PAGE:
Well today was the day— the big, massive roll-out for Microsoft’s latest version, Windows 10. A month or two ago I got a notification in my task bar that I was eligible for a free upgrade on July 29th. I was initially excited and surprised to see the Washington state PC giant be so kind. So I just chalked it up to rare kindness on their part.
So this morning rolled around and I saw I could install Windows 10 and made a few points and clicks and ninety minutes later— there it was. It rebooted a few times during the install, but once it let me log in I was rather impressed. My previous desktop wallpaper was still intact, but everything else looked mostly different.
Immediately I took note of the new Start Menu there at the lower-left hand corner. Clicked it and right away I was turned off. It looked like I flipped to the back of an old 80s Archie’s comic— where they sold cheap magic tricks and sea monkeys— and there were all these animated “tiles” of all kinds of crap and garbage I didn’t particularly care for.
Navigating to common items (control panel, calculator, games, accessories, etc) was rather cumbersome. I see that Cortana is Microsoft’s answer to Apple’s Siri; pretty much useless. There’s a search bar there in the Start Menu that is multi-use between Cortana “answering” something, finding a file you need on your drive and searching the web. The problem there? The results are all lumped together. As for me— I only care on finding files. If I wanna search the web I’ll open up Firefox > Google. I don’t need to interact with computer code.
For kicks I wanted to pull up Solitaire— just to see how different it would look. Searched for the usual Games on Windows and surprise, surprise— obsolete. In it’s place was Xbox. Yes, the actual Xbox interface— chock full of apps, games, movies, etc., that reminded me of the Google Play Store. I found Solitaire amongst all the crap, and even that was a headache. There’s several kinds of Solitaire in one and as of this afternoon I couldn’t get the classic version to load. Spider was there. Freecell was too. Even something called Pyramid. But guess what? They all have ads in the games now. Wanna be rid? You have to pay.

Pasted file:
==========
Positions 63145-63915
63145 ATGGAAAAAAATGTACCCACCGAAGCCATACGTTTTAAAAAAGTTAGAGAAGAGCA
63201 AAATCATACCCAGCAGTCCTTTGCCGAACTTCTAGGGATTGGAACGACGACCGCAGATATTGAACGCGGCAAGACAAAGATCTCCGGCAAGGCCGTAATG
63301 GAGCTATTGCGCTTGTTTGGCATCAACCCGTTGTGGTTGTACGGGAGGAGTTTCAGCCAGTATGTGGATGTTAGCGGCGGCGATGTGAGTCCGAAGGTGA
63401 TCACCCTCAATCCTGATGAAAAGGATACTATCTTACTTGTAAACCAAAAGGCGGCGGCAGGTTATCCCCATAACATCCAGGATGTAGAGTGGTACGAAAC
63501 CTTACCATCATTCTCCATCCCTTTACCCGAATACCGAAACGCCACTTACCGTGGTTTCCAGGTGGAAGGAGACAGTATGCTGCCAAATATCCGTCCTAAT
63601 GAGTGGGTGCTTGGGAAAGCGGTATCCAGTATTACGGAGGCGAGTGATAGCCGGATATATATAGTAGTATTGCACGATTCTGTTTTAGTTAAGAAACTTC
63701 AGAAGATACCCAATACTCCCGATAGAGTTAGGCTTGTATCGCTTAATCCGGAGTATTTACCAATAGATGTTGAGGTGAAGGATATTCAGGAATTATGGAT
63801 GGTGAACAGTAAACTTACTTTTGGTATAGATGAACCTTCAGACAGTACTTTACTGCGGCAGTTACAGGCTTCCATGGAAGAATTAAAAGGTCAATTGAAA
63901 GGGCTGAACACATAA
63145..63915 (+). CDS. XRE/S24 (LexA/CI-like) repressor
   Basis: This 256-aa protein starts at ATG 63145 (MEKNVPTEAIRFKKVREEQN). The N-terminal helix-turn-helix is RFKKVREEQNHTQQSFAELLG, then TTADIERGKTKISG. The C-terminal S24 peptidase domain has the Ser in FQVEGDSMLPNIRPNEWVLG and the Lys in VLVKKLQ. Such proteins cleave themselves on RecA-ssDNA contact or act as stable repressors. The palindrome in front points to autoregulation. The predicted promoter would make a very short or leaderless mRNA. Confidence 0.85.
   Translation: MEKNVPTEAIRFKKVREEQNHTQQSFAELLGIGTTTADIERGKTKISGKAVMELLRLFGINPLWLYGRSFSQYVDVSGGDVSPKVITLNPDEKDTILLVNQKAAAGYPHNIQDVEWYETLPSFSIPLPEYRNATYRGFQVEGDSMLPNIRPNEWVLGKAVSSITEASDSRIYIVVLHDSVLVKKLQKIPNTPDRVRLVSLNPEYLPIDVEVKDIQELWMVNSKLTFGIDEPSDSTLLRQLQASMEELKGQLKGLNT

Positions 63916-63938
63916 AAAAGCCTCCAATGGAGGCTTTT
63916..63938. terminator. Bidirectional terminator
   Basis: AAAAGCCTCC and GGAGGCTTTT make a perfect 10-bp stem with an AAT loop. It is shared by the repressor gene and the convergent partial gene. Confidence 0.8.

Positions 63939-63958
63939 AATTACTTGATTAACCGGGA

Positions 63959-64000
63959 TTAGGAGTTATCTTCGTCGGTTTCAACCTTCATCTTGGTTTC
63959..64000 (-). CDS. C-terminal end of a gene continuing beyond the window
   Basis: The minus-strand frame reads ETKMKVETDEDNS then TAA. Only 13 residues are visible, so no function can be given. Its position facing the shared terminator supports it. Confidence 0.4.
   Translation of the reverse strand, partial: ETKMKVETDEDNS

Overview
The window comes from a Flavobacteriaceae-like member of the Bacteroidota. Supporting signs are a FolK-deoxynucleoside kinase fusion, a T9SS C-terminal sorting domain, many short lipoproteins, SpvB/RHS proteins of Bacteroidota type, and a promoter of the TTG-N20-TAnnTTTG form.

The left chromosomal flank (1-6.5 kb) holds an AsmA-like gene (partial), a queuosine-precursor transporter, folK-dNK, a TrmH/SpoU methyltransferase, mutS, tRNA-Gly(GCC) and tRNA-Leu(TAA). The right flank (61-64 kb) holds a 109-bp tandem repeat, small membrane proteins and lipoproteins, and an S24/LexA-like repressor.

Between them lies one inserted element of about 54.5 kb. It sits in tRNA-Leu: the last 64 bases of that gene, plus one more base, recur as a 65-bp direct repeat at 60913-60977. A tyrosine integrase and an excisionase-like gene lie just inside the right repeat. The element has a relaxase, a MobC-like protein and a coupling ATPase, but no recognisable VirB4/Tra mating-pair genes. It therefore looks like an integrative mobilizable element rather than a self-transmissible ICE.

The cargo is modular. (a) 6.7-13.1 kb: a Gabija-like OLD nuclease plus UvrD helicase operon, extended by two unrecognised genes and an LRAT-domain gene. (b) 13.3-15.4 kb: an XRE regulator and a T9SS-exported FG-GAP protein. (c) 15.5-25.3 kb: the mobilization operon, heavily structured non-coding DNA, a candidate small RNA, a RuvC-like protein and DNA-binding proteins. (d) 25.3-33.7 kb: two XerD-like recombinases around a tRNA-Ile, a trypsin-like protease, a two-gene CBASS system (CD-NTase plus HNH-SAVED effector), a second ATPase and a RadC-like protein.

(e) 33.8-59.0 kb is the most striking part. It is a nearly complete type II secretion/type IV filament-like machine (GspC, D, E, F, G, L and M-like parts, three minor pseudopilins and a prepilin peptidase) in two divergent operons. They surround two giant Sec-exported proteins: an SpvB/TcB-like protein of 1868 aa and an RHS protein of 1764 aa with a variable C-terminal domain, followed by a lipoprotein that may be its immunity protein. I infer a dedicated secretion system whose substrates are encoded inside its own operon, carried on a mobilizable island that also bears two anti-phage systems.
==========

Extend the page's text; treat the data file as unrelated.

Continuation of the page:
Yes, pay. Red Flag #1.
So after I farted around for a little while, and being rather disappointed, I returned to other things online only to find that my internet connection kept crapping out. Like clockwork. Started out every half hour, then hour and then three— and then I went through all sorts of troubleshooting and came to a conclusion: Windows 10 was screwing with my internet settings on my router. Incompatible for uninterrupted connectivity. I checked drivers and all were up to date, and I’m finding out tonight that there’s many companies out there— for software and hardware— that are scrambling right now to get patched updates and drivers put through to make their equipment and programs compatible with 10. So we’ll call that Red Flag #2.
So I rebooted a few times on my own and discovered that to use functions of Windows 10— you needed a login via Hotmail/Outlook/Live, etc. Luckily I have one from my very first email address ever, from 1998. When you use password protection now, like I’ve done on previous Windows versions with my own password, you have to log in with your Hotmail/Outlook/Live credentials. Red Flag #3.
After anguishing around dinner time I came and sat down and tried to do some workaround for the internet and it ran good— for 30 minutes— and then I said the hell with it. Had enough of Red Flag #2. I did some digging around and found the Windows Update portion of 10 and there, embedded amongst other settings, was the best thing I saw all day: Restore back to your previous version of Windows.
I thought about it for, oh, five seconds and clicked. 16 minutes later— I was back to being fat ‘n happy.
And yes, I understand 10 is better than 8, but guess what? I’ve long had Windows 7 these past few years. And I’m happy with it.
Windows 10 can get no love from me today— and neither Wikipedia. That article’s been locked down due to vandalism. Gee, I wonder why.
FYI: If you want to restore to your previous version of Windows— you will only have THIRTY DAYS (30) to do so from the date you upgrade to Windows 10. After that— it’s S.O.L. City, sadly.